Internet of Things (IoT) Networks
When discussing the Internet of Things (IoT), the topic of networks is one that generally crops up quite often and with a variety of different types of network available, it’s pretty easy to get confused, especially if you’re new to the subject.
Here we take a closer look at those available and provide an explanation so that you can gain a better understanding of how the different elements of the IoT ecosystem fit together.
IoT networks can be categorised by the distance they cover and the purpose they are designed for and we’ve broken those down for you below:
A Nanonetwork – Applied in the military and biometrical sphere, nanonetworks typically consist of a group of a few extremely small devices (usually just a couple of micrometres across) which carry out simple jobs such as actuation, storage, computing and sensing. Due to their nature, you’re not likely to encounter this kind of network in a residential scenario.
A Body Area Network (BAN) – As the name would suggest, this network is designed to connect devices that are worn on the body or in some cases, inside the body when talking about embedded electronic equipment like pacemakers.
A Near Field Communication (NFC) Network – Typically employed in keycards, ID cards and contactless payment, NFC is a low-speed network that connects devices together over a small distance of around 4cm.
Personal Area Network (PAN) – Used to link devices in close proximity over a radius of approximately 10-20 feet, this kind of network would usually span one or two rooms.
Local Area Network (LAN) – A term that may be more familiar to you is LAN, which describes a network that covers an entire building, be it a residential or business property.
Wide Area Network (WAN) – This network is typically employed over a large geographical area and is the larger building block that links LANs together.
A Wireless Mesh Network (WMN) – A more complex type of network you may encounter is a WMN which is often an ad hoc network of wireless devices that connect directly together and typically consists of gateways, mesh routers and mesh clients. Those working across a WMN will connect together without having to connect to the internet, as they link up via what’s known as a mesh cloud.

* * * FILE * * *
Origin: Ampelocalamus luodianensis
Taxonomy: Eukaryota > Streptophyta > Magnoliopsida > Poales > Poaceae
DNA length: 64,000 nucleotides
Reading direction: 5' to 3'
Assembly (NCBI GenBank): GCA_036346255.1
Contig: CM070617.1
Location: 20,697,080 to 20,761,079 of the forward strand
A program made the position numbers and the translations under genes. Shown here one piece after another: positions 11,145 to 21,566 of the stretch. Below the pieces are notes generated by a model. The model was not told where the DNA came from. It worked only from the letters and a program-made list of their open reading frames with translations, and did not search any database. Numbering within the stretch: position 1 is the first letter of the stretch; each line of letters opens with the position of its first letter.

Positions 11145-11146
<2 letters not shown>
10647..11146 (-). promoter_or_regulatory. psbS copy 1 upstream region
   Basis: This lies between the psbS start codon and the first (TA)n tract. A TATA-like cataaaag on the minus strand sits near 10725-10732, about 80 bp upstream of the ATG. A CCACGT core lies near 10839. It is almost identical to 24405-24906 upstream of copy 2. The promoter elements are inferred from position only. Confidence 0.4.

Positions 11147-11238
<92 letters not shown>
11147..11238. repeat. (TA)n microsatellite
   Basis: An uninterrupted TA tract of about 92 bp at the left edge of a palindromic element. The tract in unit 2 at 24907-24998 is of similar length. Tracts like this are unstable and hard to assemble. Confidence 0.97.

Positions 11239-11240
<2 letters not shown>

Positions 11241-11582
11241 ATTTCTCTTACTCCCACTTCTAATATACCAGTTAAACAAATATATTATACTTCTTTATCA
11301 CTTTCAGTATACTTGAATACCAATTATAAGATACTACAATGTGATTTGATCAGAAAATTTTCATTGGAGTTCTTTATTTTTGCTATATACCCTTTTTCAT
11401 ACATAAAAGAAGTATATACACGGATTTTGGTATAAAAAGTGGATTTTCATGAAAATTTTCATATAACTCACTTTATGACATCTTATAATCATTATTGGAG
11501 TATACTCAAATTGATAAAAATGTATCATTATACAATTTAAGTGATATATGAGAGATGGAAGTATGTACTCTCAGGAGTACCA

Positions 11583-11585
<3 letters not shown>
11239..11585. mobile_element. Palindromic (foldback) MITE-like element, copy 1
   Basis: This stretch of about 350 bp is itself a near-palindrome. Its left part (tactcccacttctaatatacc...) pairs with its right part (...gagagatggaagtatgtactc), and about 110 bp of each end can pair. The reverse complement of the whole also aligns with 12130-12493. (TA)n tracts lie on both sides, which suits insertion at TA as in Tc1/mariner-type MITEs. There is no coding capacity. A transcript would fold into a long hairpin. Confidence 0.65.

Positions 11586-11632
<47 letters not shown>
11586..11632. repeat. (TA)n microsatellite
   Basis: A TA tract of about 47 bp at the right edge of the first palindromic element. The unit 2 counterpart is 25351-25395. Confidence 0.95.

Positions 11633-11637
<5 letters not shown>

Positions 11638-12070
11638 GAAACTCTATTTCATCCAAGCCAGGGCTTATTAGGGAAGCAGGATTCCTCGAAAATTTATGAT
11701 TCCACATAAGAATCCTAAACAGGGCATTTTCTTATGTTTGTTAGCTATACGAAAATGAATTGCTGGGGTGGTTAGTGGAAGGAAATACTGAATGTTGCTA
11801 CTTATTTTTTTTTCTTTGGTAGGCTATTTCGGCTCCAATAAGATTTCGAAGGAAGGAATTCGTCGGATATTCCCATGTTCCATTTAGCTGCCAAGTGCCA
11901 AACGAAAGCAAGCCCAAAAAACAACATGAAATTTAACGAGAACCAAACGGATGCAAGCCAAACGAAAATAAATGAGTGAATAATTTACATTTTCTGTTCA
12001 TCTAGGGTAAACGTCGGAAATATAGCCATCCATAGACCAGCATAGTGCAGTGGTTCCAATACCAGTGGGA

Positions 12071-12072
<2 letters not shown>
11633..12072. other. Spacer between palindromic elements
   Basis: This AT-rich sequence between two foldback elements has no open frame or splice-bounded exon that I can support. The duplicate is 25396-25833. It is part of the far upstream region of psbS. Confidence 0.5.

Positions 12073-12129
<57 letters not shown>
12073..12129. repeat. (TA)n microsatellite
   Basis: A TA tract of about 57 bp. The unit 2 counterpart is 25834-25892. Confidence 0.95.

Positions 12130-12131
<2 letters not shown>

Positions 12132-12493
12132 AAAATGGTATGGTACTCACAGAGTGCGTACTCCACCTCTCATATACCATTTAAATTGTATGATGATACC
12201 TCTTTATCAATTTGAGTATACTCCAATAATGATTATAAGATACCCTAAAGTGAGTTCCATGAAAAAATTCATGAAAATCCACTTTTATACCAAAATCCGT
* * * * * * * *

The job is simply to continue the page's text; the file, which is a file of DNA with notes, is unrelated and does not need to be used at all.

The many different types of IoT network each exist for a specific purpose and it’s what allows devices all over the world to be connected together and controlled remotely. From a network that covers just a single human body to others that span oceans, they all work together to form the ever-growing global structure that makes IoT possible.
At Sure Universal, our highly-reliable and highly-interoperable software-defined architecture allows us to create secure, user-friendly, scalable home and business automation solutions for our clients. Our platform stands out from the competition, as it’s the only one to deliver a complete, standard-compliant IoT software solution for both cable and telco operators.
If you would like to know more about anything discussed here or about IoT in general, we would recommend that you head over to our website www.sureuniversal.com. If you can’t find the information you’re looking for or you’d like to book a consultation, fill out our contact form http://bit.ly/2MYshVg and we’ll get back to you as soon as we can.